CLINICAL TRIAL
JOURNAL ARTICLE
MULTICENTER STUDY
RANDOMIZED CONTROLLED TRIAL
RESEARCH SUPPORT, NON-U.S. GOV'T
Add like
Add dislike
Add to saved papers

Modafinil as adjunct therapy for daytime sleepiness in obstructive sleep apnea.

Patients with obstructive sleep apnea/hypopnea syndrome can experience residual daytime sleepiness despite regular use of nasal continuous positive airway pressure therapy. This randomized, double-blind, placebo-controlled, parallel group study assessed the efficacy and safety of modafinil for the treatment of residual daytime sleepiness in such patients. Patients received modafinil (n = 77) (200 mg/d, Week 1; 400 mg/d, Weeks 2 to 4) or matching placebo (n = 80) once daily for 4 wk. Modafinil significantly improved daytime sleepiness, with significantly greater mean changes from baseline in Epworth Sleepiness Scale scores at Weeks 1 and 4 (p < 0.001) and in multiple sleep latency times (MSLT) at Week 4 (p < 0.05). The percentage of patients with normalized daytime sleepiness (Epworth score < 10) was significantly higher with modafinil (51%) than with placebo (27%) (p < 0.01), but not for MSLT (> 10 min; 29% versus 25%). Headache (modafinil, 23%; placebo, 11%; p = 0.044) and nervousness (modafinil, 12%; placebo, 3%; p = 0.024) were the most common adverse events. During modafinil or placebo treatment, the mean duration of nCPAP use was 6.2 h/night, with no significant change from baseline observed between groups. Modafinil may be a useful adjunct treatment for the management of residual daytime sleepiness in patients with obstructive sleep apnea/hypopnea syndrome who are regular users of nasal continuous positive airway pressure therapy.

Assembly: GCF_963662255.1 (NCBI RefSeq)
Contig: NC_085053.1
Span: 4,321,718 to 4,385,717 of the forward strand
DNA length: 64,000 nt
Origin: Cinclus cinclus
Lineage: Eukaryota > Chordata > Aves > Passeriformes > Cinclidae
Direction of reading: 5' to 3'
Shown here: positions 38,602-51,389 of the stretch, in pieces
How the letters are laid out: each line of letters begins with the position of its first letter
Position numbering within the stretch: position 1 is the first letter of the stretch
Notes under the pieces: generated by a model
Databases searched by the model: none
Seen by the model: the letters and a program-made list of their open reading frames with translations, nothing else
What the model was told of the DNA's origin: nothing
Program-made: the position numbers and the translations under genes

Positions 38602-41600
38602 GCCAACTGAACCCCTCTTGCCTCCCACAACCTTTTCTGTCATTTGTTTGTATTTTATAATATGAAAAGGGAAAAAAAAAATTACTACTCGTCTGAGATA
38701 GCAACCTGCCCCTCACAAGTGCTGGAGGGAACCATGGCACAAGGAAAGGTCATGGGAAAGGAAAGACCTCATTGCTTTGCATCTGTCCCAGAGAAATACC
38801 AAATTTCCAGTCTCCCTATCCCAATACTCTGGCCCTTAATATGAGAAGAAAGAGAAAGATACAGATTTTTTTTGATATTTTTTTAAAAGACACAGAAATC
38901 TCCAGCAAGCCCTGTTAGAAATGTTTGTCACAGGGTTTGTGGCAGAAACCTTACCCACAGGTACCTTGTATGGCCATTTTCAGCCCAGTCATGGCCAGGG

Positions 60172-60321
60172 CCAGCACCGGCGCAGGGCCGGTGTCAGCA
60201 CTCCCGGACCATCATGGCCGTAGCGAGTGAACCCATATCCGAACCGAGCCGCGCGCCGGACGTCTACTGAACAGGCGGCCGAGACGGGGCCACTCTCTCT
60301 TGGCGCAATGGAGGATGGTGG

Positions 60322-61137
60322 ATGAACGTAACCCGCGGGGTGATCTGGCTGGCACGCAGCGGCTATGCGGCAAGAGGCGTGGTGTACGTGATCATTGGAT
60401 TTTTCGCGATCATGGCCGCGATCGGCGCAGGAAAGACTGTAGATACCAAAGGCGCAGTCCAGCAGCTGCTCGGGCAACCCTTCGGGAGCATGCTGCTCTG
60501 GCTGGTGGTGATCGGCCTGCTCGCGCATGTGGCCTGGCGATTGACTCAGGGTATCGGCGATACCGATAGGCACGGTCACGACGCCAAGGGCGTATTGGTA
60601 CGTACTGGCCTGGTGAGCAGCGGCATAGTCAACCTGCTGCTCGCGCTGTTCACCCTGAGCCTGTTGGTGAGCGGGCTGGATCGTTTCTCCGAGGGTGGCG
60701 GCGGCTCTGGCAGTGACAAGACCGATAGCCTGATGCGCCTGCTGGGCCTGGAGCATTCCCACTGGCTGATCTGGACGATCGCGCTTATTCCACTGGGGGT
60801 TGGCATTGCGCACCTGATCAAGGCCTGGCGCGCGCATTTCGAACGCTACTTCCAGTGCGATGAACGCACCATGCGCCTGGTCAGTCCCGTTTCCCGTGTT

Full text links

We have located links that may give you full text access.
Can't access the paper?
Try logging in through your university/institutional subscription. For a smoother one-click institutional access experience, please use our mobile app.

For the best experience, use the Read mobile app

Mobile app image

Get seemless 1-tap access through your institution/university

For the best experience, use the Read mobile app

All material on this website is protected by copyright, Copyright © 1994-2024 by WebMD LLC.
This website also contains material copyrighted by 3rd parties.

By using this service, you agree to our terms of use and privacy policy.

Your Privacy Choices Toggle icon

You can now claim free CME credits for this literature searchClaim now

Get seemless 1-tap access through your institution/university

For the best experience, use the Read mobile app